Seven seek House seat in Kalihi Valley district
By Mary Vorsino
Advertiser Staff Writer
By Mary Vorsino
Seven people who have never been elected to public office are vying for the state House seat whose boundaries stretch from Kalihi Valley to Fort Shafter.
No other legislative race has as many candidates. And without an incumbent, there are no clear front-runners as the race heats up heading into the primaries.
Four Democrats, one Republican, one nonpartisan and one Green Party member are in the running for the District 30 seat. Rep. Dennis Arakaki, a Democrat, had held the spot from 1986 until last year, when he decided not to seek re-election.
Residents say they're looking for a candidate who pledges to respond to new challenges facing the district, from an aging population to infrastructure concerns.
The district has about 23,000 people, more than a third of whom are over 65, according to 2000 Census figures. There is also a higher incidence of poverty in the district than for the O'ahu population as a whole, with about 16 percent of families with children under 18 living below the poverty line, Census estimates show.
The community is a mix of longtime residents and new immigrants, who tend to spend shorter stints in Kalihi Valley. In 2000, more than half of those in the district — about 13,250 people — had lived in the same house since 1995.
Meanwhile, the homeownership rate in the area is 54.5 percent, nearly mirroring the O'ahu average and higher than neighboring Kalihi.
Maryrose McClelland, who has lived in Kalihi Valley since 1948 and was a longtime member of the Kalihi Valley Neighborhood Board, said the district has seen big social changes in recent years, with the cost of living soaring and crime increasing.
"People here work two or three jobs just to pay the mortgage and they don't have time to volunteer," McClelland said. "We have a lot of latchkey children."
Also, she said, poor maintenence and few upgrades have left the district's roads, sewer lines and drainage systems in dire need of repairs. Much of Kalihi Valley was built up in the 1930s and '40s, when the district saw a construction boom and population spike.
Most of the community's more than 5,500 homes were built between 1940 and 1959, Census estimates show. Some 480 homes were built in 1939 or earlier.
Among the candidates, infrastructure is a key issue.
The four Democrats who will face off in the primary — Charmaine Crockett, John Mizuno, Terry Visperas and Bill Woods — all said they want to better prepare the district for growth over the next generation by revamping public services.
Already, they said, there is too much stress on everything from water lines to roads.
"For me, this is a public safety issue," Crockett said. "We're up for some major challenges. All of us bear all of the responsibility."
Candidate Rick Manayan, the lone Republican, added that hosts of infrastructure problems in Kalihi Valley and neighboring Alewa Heights have been largely overlooked in recent years even as other communities see large-scale improvement projects — roads, sidewalks, sewage mains and drainage systems.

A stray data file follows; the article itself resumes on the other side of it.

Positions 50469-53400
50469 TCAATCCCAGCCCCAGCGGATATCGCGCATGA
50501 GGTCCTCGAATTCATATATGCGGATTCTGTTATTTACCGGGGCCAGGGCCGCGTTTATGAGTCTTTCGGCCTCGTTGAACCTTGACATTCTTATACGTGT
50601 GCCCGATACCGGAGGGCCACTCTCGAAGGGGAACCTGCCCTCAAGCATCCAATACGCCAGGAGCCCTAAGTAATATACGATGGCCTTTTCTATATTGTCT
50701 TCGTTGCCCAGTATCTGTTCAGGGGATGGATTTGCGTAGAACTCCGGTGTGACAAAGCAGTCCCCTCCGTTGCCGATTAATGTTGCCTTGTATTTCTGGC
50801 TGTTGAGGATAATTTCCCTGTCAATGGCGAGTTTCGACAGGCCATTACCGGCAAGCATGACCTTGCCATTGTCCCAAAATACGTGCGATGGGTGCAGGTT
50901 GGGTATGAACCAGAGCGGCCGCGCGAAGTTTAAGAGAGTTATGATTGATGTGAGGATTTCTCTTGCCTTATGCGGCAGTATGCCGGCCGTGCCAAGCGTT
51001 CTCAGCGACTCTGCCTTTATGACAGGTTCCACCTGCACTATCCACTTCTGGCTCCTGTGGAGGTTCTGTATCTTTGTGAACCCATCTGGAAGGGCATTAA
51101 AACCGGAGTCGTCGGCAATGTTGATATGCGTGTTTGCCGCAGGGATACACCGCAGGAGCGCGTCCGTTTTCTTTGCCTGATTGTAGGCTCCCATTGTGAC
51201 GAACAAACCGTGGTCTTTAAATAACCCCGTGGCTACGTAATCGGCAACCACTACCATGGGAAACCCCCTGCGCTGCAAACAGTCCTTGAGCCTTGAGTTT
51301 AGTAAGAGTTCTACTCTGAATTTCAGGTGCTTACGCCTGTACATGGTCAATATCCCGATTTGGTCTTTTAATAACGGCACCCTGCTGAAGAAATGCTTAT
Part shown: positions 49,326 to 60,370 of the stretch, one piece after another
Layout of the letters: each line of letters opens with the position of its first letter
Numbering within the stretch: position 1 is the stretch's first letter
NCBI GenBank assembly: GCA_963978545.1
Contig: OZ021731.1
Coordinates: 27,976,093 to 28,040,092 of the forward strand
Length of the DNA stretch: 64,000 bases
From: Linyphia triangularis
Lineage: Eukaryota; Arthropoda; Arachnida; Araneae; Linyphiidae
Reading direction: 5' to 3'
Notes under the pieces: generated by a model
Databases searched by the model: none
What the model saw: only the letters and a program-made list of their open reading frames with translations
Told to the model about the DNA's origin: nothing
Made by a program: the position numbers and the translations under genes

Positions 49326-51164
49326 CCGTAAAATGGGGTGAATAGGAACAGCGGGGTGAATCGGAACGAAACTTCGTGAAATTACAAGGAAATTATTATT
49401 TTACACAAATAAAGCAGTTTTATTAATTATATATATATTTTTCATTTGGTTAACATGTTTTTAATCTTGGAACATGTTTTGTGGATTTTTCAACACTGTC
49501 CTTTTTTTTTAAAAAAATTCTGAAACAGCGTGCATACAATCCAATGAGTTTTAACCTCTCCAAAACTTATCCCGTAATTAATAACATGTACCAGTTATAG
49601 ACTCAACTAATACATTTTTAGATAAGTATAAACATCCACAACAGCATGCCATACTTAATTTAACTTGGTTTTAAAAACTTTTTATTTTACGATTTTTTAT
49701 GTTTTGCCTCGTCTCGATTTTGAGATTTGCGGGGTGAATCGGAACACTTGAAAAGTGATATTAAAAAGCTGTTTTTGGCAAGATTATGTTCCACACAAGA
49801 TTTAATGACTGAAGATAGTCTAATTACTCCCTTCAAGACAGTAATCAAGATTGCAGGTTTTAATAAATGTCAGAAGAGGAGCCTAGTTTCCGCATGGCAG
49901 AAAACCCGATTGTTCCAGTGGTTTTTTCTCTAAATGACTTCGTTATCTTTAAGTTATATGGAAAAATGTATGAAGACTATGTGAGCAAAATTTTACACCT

Arakaki said he often heard complaints about infrastructure during his tenure. Most were relayed to the City Council or city agencies, where Arakaki would act as an advocate to make sure the concerns were addressed.
"A lot of it had to do with roads, sewer and trash pick-up," said Arakaki, who is now a community relations director at nonprofit Common Grace. "Those are the things that bothered them."
Frank DeGiacomo, who recently joined the Green Party to run in the district, said he wants to see more money funnelled into Kalihi Valley for infrastructure.
"We've been getting the short end of the proverbial stick for the last 20 years," he said. "If anything's going to change for the district, we need stronger advocates."
Kalihi resident Dana Patria, who joined the race "on the spur of the moment," agreed.
He added that oftentimes the look of the community and its neighboring districts — from litter piling up on streets to run-down parks — contribute to criminal activity.
With so many people in the running for House District 30, candidates say they're working hard to reach voters. "You've got a number of candidates. I would say this must be the most exciting race," Mizuno said. "I look forward to the challenge."
Many of those in the running have been walking the neighborhoods, saying they know it will be a tough race and have started early to get voters on their side. Several also made a presentation at a recent Kalihi Valley Neighborhood Board meeting.
"This race is really special," Visperas said. "We all bring a fresh focus for the community."
The top Democrat in the primary, along with Republican Manayan and Green Party member DeGiacomo, will qualify for the general election.
Patria, a nonpartisan, will only advance to the general election if he receives at least 10 percent of the total votes cast in the primaries or gets a vote equal to the lowest vote received by a partisan candidate who was nominated in the primary election.
Reach Mary Vorsino at email@example.com.
Correction: In a previous version of this story, the Web site for House District 30 candidate Charmaine Crockett was omitted. Her site is www.charmainecrockett.com. Also, Crockett was incorrectly identified as an advocate for a nonprofit organization called Kahea: The Hawaiian-Environmental Alliance. She is a former staff member in charge of development and outreach for Kahea.